For most of us the idea of a psychopath conjures up images from movies like “Silence of The Lambs” and characters with names like “Hannibal Lector.” Fortunately characters like Hannibal don’t really exist. Serial killers and people involved in ritual torture are rare, but psychopathic behavior is more common than you might think.
I have known several psychopaths in my life. The clearest case involved an older teen who had no sense of guilt. He could learn the rules, but he had no sense of conscience. The only thing that saved him was a mother who loved him, took him to counseling for years and spent a great deal of time patiently teaching him right from wrong. I remember a conversation where he told me, “People know when something is wrong because it feels wrong. I have to remember or be reminded that stealing from someone is wrong. I don’t feel bad if I take something.”Meeting this young boy changed my opinion of a psychopathic personality. Why? Because children with this condition are “emotionally blind.” And while I do not excuse cruelty or criminal behavior, I have sympathy and appreciate how hard it is for some people to learn how to act responsibly. Without help, potentially psychopathic children will become adults who never remain attached to anyone or anything for long. They may end up living a “predatory” lifestyle, feeling little or no regret, and having little or no remorse – except when they are caught or about to be locked up. A psychopath is not necessarily a bad person. But they are prone to have problems with society, rules, expectations and relationships.
A psychopath will use people for excitement, entertainment, to build their self-esteem and they invariably value people in terms of their material value (e.g. money, property, comfort, etc..). They can involve and get other people into trouble quickly and they seem to have no regret for their actions. To date there is no checklist of behavior and symptoms that will tell you with certainty whether or not a person is a psychopath. But there are warning signs. The following warning signs are based on my experience but primarily research conducted by Robert Hare, Ph.D – the leading expert on the Psychopathic Personality.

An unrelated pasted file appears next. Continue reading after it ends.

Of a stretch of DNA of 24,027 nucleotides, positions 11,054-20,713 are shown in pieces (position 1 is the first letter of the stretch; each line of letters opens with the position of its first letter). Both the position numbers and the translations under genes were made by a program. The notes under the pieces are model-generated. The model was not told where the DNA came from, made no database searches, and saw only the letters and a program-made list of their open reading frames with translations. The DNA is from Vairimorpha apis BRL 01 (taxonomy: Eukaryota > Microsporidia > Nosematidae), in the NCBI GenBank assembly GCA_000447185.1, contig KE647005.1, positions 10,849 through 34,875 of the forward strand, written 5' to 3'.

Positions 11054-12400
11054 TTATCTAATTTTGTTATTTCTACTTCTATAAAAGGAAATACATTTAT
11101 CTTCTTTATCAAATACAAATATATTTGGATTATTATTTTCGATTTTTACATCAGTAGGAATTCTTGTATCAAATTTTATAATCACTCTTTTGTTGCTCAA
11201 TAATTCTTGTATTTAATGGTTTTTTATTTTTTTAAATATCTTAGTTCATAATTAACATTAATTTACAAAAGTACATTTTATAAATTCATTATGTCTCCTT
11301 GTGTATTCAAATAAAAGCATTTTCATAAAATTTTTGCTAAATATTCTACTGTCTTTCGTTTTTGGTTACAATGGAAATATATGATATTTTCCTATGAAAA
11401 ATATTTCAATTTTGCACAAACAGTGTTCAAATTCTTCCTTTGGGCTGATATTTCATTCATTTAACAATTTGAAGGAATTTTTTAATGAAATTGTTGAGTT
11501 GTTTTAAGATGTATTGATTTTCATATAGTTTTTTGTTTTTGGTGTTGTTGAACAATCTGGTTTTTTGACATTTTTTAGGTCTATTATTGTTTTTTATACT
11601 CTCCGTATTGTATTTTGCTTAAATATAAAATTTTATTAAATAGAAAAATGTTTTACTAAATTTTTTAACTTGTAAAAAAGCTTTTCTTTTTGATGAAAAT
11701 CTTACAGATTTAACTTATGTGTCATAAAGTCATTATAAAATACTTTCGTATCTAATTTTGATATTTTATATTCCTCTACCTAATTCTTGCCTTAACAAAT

Characteristics of a Psychopathsuperficial charm self-centered ; self-important need for stimulation ; prone to boredom deceptive behavior ; lying conning ; manipulative little remorse or guilt shallow emotional response callous with a lack of empathy living off others or predatory attitude poor self-control promiscuous sexual behavior early behavioral problems lack of realistic long term goals impulsive lifestyle irresponsible behavior blaming others for their actions short term relationships juvenile delinquency breaking parole or probation varied criminal activity The idea that psychopaths eat people is a myth. In reality, a person with a psychopathic personality can lead what appears to be an ordinary life. They can have jobs, get married and they can break the law like anyone else. But their jobs and marriages usually don’t last and their life is usually on the verge of personal chaos. They are almost always in some kind of trouble or they are not far from it.
A psychopath is usually a subtle manipulator. They do this by playing to the emotions of others. They typically have high verbal intelligence, but they lack what is commonly referred to as “emotional intelligence”. There is always a shallow quality to the emotional aspect of their stories. In particular they have difficulty describing how they felt, why they felt that way, or how others may feel and why. In many cases you almost have to explain it to them. Close friends and parents will often end up explaining to the psychopath how they feel and how others feel who have been hurt by him or her. They can do this over and over with no significant change in the person’s choices and behavior. They don’t understand or appreciate the impact that their behavior has on others. They do appreciate what it means when they are caught breaking rules or the law even though they seem to end up in trouble again. They desperately avoid incarceration and loss of freedom but continue to act as if